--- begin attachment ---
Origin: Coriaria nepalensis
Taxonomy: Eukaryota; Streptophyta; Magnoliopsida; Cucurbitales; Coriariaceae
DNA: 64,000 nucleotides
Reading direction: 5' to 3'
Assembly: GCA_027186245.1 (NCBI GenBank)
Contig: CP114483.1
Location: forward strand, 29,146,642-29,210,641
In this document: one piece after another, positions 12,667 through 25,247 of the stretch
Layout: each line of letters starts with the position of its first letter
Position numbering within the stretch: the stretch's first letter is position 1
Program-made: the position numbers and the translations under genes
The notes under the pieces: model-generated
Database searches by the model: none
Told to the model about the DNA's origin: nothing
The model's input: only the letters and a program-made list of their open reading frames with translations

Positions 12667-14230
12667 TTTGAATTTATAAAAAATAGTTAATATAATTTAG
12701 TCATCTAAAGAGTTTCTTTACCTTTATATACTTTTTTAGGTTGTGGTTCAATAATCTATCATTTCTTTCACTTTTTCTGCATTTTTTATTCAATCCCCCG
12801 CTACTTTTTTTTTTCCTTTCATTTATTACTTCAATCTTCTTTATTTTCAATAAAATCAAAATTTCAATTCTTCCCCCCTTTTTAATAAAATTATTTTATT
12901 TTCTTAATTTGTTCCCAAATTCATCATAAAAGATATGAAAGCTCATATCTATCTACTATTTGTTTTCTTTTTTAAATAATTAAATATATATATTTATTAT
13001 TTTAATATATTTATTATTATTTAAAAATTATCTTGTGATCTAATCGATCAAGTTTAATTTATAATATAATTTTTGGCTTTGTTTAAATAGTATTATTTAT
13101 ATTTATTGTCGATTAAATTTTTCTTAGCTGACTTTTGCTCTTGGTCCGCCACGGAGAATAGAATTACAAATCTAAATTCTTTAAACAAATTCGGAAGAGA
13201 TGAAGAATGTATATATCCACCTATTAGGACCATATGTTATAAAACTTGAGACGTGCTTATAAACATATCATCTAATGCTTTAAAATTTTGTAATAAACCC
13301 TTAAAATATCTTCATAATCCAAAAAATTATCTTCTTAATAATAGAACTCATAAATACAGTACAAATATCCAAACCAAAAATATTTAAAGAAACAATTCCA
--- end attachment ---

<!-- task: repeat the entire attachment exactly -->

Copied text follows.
Origin: Coriaria nepalensis
Taxonomy: Eukaryota; Streptophyta; Magnoliopsida; Cucurbitales; Coriariaceae
DNA: 64,000 nucleotides
Reading direction: 5' to 3'
Assembly: GCA_027186245.1 (NCBI GenBank)
Contig: CP114483.1
Location: forward strand, 29,146,642-29,210,641
In this document: one piece after another, positions 12,667 through 25,247 of the stretch
Layout: each line of letters starts with the position of its first letter
Position numbering within the stretch: the stretch's first letter is position 1
Program-made: the position numbers and the translations under genes
The notes under the pieces: model-generated
Database searches by the model: none
Told to the model about the DNA's origin: nothing
The model's input: only the letters and a program-made list of their open reading frames with translations

Positions 12667-14230
12667 TTTGAATTTATAAAAAATAGTTAATATAATTTAG
12701 TCATCTAAAGAGTTTCTTTACCTTTATATACTTTTTTAGGTTGTGGTTCAATAATCTATCATTTCTTTCACTTTTTCTGCATTTTTTATTCAATCCCCCG
12801 CTACTTTTTTTTTTCCTTTCATTTATTACTTCAATCTTCTTTATTTTCAATAAAATCAAAATTTCAATTCTTCCCCCCTTTTTAATAAAATTATTTTATT
12901 TTCTTAATTTGTTCCCAAATTCATCATAAAAGATATGAAAGCTCATATCTATCTACTATTTGTTTTCTTTTTTAAATAATTAAATATATATATTTATTAT
13001 TTTAATATATTTATTATTATTTAAAAATTATCTTGTGATCTAATCGATCAAGTTTAATTTATAATATAATTTTTGGCTTTGTTTAAATAGTATTATTTAT
13101 ATTTATTGTCGATTAAATTTTTCTTAGCTGACTTTTGCTCTTGGTCCGCCACGGAGAATAGAATTACAAATCTAAATTCTTTAAACAAATTCGGAAGAGA
13201 TGAAGAATGTATATATCCACCTATTAGGACCATATGTTATAAAACTTGAGACGTGCTTATAAACATATCATCTAATGCTTTAAAATTTTGTAATAAACCC
13301 TTAAAATATCTTCATAATCCAAAAAATTATCTTCTTAATAATAGAACTCATAAATACAGTACAAATATCCAAACCAAAAATATTTAAAGAAACAATTCCA